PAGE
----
"Now, I love our country. I have been Russia's worst nightmare ... But with that being said, Russia should be in this meeting," Trump said Friday as he left the White House. "It may not be politically correct, but we have a world to run ... They should let Russia back in."


Yes, they should let Russia in... But what do these words means? 

I could be wrong, but what Donald is saying is several folds:

a) get the Russians on side

b) show that he "has been tough" on Russia

c) show that he is numero uno on the planet


The reality is:

a) Russia has moved on with other economic arrangements, but Putin is still happy to be part of the G8

b) Donald has been tough on Russia to make the media "happy" while exonerating himself of his perceived "Russian connections", though the Russians did not interfere with his victorious Presidential election.

c) Trump knows that he has to bring public/media opinion towards accepting "detente" with Russia after many years of sordid animosity. He does this by being "mad Trump"— the tough man giving heaps to Russia (or so he says). he is bombastic, gives himself kudos for having chastised the Russians more than the previous barrel of herring, Obama, but he wants dialogue — which the others did not want.


El Trumpo is using the same cowboy tactics with North Korea. Who knows... It might work despite all the loonies against him, loonies that he has appointed in his inner sanctum. This is where "his genius" might shine: make the final opinions by himself, for himself, disregarding the other loonies, and making sure they can't blab against him otherwise this would be the end of their careers. Should they be outside his grasp, they could do more damage. Devious? Sure. BOOM...


Donald Trump is the master of clowning in a theatre where the dust has seriously been too old, because the previous actors thought that only Shakespeare's soliloquies had to be played here.

Now, Bobo-the-Clown and Toto-the-Jester merged in one is playing for tricks on the venerable stage...

playing the peacewar card...



When you do what I do, you become like a doctor: you can only stand all those horrors and suffering, because you are here to help, to expose reality, and to shame the world. You have no right to decompose, to collapse, to fall and to cry.

But what you cannot stand is hypocrisy. Hypocrisy is ‘bulletproof’. It cannot be illuminated by correct arguments, by logic and by examples. Hypocrisy in the West is often ignorant, but mostly it is just self-serving.

So, what is real peace for the people in Europe and North America? The answer is simple: It is a state of things in which as few Western people as possible are killed or injured. A state of things in which the flow of resources from the poor, plundered and colonized countries is pouring, uninterrupted, predominantly to Europe and North America.

The price for such peace? How many African, Latin American or Asian people die as a result of such arrangement of the world, is thoroughly irrelevant.

Peace is when the business interests of the West are not endangered, even if tens of millions of non-white human beings would vanish in the process.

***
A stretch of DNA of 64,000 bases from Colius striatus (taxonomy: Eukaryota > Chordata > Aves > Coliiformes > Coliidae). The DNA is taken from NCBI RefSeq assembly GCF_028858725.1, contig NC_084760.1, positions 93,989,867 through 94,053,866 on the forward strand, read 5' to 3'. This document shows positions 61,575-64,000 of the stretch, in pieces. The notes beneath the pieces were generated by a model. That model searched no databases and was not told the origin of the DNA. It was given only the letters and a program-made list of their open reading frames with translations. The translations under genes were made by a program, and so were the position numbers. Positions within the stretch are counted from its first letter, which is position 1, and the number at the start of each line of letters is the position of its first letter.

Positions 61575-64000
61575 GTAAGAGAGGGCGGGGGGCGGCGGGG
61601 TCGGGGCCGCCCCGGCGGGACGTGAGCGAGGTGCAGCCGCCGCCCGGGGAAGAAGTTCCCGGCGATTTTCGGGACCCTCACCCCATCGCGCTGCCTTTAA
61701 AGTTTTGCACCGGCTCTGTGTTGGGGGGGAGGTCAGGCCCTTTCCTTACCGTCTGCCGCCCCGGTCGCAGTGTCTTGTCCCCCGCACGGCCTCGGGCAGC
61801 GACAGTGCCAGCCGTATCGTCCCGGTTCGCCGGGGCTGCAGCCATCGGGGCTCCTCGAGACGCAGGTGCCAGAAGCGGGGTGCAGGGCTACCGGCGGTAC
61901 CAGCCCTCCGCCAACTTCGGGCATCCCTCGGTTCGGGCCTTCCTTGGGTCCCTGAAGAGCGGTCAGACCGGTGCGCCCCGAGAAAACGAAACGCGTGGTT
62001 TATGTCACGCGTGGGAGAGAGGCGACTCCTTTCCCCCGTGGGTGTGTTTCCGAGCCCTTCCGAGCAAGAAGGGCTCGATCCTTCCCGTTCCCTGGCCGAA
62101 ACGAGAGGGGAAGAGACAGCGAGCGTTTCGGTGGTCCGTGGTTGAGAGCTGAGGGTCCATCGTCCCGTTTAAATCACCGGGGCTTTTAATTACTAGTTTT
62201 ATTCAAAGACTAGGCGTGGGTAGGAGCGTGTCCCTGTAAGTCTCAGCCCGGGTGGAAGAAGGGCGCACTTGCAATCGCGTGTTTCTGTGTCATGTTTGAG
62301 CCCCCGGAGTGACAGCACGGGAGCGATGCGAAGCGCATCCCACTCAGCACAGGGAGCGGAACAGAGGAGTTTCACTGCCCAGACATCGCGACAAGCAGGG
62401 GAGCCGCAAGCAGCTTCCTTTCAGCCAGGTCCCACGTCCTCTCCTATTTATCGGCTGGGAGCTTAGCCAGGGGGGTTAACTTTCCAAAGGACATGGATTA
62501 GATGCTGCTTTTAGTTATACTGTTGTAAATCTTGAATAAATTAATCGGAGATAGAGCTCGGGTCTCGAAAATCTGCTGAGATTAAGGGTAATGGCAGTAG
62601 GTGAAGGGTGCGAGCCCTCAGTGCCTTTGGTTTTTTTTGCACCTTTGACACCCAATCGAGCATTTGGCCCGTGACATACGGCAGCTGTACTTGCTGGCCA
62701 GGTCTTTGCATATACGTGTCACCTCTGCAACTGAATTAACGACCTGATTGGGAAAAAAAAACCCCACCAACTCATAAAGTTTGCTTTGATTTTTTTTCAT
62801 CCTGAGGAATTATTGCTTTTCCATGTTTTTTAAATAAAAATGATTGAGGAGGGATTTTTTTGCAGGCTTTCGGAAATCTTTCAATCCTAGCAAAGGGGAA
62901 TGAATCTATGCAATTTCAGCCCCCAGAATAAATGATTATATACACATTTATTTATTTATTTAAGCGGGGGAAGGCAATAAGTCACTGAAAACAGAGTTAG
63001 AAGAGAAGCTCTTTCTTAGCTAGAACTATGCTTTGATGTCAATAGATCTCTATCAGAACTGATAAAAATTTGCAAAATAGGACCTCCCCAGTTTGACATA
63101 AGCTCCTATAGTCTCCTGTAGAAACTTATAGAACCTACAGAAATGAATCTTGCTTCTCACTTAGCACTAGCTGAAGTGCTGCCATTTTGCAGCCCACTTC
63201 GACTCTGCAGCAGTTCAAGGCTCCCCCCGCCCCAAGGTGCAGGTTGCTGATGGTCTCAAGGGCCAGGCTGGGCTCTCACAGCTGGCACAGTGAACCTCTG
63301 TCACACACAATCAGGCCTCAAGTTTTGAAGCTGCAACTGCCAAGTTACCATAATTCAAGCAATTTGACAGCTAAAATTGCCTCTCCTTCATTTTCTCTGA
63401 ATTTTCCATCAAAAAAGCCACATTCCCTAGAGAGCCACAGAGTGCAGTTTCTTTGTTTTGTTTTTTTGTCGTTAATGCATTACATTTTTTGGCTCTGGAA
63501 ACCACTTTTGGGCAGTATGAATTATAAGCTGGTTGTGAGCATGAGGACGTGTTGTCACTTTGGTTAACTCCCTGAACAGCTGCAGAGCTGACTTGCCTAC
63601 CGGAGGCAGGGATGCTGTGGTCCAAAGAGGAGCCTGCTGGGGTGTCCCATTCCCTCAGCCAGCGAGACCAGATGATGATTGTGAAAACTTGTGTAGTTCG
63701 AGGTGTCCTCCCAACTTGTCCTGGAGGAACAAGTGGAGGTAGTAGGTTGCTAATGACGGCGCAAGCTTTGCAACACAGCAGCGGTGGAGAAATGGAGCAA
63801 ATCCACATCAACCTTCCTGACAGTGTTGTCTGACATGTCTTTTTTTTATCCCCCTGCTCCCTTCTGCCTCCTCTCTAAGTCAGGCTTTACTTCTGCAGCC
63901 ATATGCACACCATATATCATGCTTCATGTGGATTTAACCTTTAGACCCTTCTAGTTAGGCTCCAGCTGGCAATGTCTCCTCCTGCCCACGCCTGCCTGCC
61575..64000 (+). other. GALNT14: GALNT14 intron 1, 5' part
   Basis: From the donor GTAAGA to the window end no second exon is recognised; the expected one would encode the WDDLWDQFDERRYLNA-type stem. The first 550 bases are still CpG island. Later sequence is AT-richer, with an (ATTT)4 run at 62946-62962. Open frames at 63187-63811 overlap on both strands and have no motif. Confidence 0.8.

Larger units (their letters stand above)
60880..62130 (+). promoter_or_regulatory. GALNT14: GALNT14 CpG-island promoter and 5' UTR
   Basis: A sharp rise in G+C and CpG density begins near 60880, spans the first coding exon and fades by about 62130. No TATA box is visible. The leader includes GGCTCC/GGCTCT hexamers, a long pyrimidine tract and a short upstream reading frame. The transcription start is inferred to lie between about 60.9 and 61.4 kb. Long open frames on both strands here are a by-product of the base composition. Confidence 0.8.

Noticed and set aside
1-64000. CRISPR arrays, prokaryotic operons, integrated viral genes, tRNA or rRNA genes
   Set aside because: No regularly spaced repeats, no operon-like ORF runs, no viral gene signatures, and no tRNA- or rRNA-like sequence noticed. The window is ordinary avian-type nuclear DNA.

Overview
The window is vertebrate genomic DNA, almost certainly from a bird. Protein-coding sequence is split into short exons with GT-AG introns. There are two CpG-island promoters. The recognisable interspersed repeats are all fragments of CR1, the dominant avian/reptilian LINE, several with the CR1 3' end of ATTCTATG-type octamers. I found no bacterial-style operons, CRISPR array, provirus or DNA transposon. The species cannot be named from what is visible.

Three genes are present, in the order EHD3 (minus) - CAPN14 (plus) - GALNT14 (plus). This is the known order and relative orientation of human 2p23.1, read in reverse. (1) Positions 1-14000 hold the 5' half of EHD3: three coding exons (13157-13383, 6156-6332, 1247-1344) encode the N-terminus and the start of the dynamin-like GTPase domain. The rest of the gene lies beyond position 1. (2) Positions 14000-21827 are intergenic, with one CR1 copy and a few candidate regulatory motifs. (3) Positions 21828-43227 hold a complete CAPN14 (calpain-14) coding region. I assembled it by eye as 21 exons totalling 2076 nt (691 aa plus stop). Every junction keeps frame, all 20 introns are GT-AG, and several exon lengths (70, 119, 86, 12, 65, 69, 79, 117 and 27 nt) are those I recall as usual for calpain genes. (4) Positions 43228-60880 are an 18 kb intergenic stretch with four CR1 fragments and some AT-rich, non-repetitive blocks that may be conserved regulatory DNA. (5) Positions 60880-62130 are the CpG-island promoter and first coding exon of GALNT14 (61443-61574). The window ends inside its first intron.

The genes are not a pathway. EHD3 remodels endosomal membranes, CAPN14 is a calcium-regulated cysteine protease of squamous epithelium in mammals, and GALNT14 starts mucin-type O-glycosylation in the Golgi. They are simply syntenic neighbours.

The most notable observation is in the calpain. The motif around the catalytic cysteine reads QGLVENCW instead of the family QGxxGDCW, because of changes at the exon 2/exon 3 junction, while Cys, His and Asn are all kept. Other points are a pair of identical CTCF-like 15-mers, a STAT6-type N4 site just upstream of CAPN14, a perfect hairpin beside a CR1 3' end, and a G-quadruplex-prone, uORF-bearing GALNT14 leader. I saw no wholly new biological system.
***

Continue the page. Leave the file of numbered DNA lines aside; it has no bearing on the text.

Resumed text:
Peace is when the West can, unopposed, control the world, politically, economically, ideologically and ‘culturally’.

“War” is when there is rebellion. War is when the people of plundered countries say “No!”. War is when they suddenly refuse to be raped, robbed, indoctrinated and murdered.

When such a scenario takes place the West’s immediate reaction ‘to restore peace’ is to overthrow the government in the country which is trying to take care of its people. To bomb schools and hospitals, to destroy supply of fresh water and electricity and to throw millions into total misery and agony.

As the West may soon do to North Korea (DPRK), to Cuba, Venezuela, Iran – some of the countries that are being, for now, ‘only’ tormented by sanctions and, foreign -sponsored, deadly “opposition”. In the Western lexicon, “peace” is synonymous to “submission”. To a total, unconditional submission. Anything else is war or could potentially lead to war.

For the oppressed, devastated countries, including those in Africa, to call for resistance, would be, at least in the Western lexicon, synonymous with the “call for violence”, therefore illegal. As ‘illegal’ as the calls were for resistance in the countries occupied by German Nazi forces during the WWII. It would be, therefore, logical to call the Western approach and state of mind, “fundamentalist”, and thoroughly aggressive.

A shorter version of this essay originally appeared on



Andre Vltchek is a philosopher, novelist, filmmaker and investigative journalist. He has covered wars and conflicts in dozens of countries. Three of his latest books are his tribute to “The Great October Socialist Revolution” a revolutionary novel “Aurora” and a bestselling work of political non-fiction: “Exposing Lies Of The Empire”. View his other books here. Watch Rwanda Gambit, his groundbreaking documentary about Rwanda and DRCongo and his film/dialogue with Noam Chomsky “On Western Terrorism”. Vltchek presently resides in East Asia and the Middle East, and continues to work around the world. He can be reached through his website and his Twitter.



reverse invasioning...

In trying to deter Russian aggression, U.S. forces may stall on Europe’s roads
U.S. commanders worry that if they must head off a conflict in Eastern Europe, a mixture of bureaucracy, bad planning and decaying infrastructure could let Russia grab NATO territory while American planners are filling out the 17 forms needed to cross Germany into Poland.
By Michael Birnbaum

What a lot of NATO codswallop. Did this writer mean that in order to invade Europe, the Yanks-in-Tanks have to fill-in forms in various countries, not just one single blue form in Brussels? The Russians on the other side ain't going to invade Europe. Why would they do this? To get some Camemberts in France and steal some olive oil in Italy? Because of sanctions?

741.4 million people live in Europe and 325.7 million in the USA. 

144.3 million people live in Russia, a country with vast amount of resources and big potential which the West wanted to rape by the end of the 1990s... Come on, Michael Birnbaum, do something with your brains...